by Matt Haig
After an ‘incident’ one wet Friday night where Professor Andrew Martin is found walking naked through the streets of Cambridge, he is not feeling quite himself. Food sickens him. Clothes confound him. Even his loving wife and teenage son are repulsive to him. He feels lost amongst a crazy alien species and hates everyone on the planet. Everyone, that is, except Newton, and he’s a dog.
Who is he really? And what could make someone change their mind about the human race. . . ?
I almost didn’t read this because I was put off by its childish looking cover, believing I’d accidently picked up a book for teenagers. Yes, I judged a book by its cover, but I’m so glad I didn’t cast it aside as I really enjoyed Matt Haig‘s ‘The Humans’.
Covering a wide range of genres, the story begins when a Vonnadorian alien takes the human form of professor and mathematician Andrew Martin. He has been given the task to destroy the work of the real professor who had been working to prove the Reimann theory, a world changing equation related to prime numbers, and to kill anyone who may have the slightest idea of this discovery. Yet as he learns more about human beings, he falls in love with the fear, pain, love and joy of humanity missing on his own planet.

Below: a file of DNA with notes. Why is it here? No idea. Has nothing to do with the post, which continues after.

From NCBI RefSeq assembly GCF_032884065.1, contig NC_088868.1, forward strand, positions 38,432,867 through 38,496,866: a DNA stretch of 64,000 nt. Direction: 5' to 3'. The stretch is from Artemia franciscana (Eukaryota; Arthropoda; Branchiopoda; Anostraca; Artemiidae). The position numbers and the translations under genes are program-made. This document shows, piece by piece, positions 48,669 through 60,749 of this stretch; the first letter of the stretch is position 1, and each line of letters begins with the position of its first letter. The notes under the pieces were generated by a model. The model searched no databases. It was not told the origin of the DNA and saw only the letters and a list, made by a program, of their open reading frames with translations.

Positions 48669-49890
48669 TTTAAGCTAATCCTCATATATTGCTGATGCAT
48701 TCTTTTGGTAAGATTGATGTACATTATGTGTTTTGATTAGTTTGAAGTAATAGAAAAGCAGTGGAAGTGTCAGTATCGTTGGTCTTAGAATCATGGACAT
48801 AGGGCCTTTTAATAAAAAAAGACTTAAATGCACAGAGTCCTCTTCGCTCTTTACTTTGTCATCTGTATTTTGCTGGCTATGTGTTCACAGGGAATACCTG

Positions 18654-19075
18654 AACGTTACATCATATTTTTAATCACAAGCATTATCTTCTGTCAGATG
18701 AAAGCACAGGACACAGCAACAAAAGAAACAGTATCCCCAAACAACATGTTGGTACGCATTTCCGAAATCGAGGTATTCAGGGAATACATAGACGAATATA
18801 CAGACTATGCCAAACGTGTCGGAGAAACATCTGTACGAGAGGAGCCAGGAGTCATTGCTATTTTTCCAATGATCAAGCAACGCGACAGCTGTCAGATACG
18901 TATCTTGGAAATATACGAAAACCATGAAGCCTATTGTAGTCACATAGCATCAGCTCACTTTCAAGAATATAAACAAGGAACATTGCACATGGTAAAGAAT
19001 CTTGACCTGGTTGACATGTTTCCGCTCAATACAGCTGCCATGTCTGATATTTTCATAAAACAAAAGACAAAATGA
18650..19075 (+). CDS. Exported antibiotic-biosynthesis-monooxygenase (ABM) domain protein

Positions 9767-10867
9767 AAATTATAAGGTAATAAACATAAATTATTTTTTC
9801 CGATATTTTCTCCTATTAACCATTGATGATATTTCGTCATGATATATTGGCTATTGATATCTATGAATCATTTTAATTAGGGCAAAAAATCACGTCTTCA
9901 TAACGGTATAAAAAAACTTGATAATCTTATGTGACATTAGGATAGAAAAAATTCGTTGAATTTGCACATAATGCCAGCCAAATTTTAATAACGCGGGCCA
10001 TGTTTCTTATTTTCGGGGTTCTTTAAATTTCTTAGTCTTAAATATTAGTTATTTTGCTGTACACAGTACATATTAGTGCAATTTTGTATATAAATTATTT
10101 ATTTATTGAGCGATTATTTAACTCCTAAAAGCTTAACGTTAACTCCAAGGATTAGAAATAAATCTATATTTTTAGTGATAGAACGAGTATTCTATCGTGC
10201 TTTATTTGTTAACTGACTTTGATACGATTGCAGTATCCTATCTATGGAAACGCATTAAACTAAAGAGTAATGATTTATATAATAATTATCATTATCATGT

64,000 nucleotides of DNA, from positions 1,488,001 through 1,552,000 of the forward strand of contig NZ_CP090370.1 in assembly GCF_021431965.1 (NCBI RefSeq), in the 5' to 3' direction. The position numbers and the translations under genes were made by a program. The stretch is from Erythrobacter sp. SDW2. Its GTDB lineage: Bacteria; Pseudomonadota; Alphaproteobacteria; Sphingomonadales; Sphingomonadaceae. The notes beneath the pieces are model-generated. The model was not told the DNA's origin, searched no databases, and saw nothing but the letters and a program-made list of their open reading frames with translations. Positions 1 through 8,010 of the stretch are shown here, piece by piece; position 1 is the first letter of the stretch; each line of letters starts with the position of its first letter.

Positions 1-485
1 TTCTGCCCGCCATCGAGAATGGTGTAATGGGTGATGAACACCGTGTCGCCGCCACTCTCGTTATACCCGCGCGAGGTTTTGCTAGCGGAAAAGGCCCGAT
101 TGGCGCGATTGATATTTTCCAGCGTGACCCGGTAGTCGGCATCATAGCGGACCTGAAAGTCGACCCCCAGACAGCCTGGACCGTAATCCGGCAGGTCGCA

Rather humorously, this alien’s first curious encounter on Earth involves him being completely naked on a motorway, in a book shop and around the university campus. At first disgusted by the appearance of humans, he picks up the language, learns about the necessity for clothes and tries to understand human nature while passing himself off as Andrew Martin having a bit of a breakdown.
Married with a child, Haig delves into the complexities of Andrew’s family life. Andrew and his wife Isobel are stuck in a dead marriage, their son Gulliver is being bullied at school and online. Yet despite these negatives, Haig paints an optimistic, positive picture of humanity, proving that hope and love can be found in spite of imperfection.
“Don’t ever be afraid of telling someone you live them. There are things wrong with the world, but an excess of love is not one.”
This book made me think, it made me laugh and it made me nod my head in agreement. I happily sped through the pages and finished it in less than a week.
“A cow is a cow even if you call it beef”
My only criticism would be the inclusion of some unnecessary paragraphs towards the ending which felt slightly dragged out and the inappropriate cover art which doesn’t truly represent the heart to this book.
Overall rating: A book to make you think about life and to see through its imperfections. I’m giving ‘The Humans’ 4 stars.
See my other reviews of books by Matt Haig here: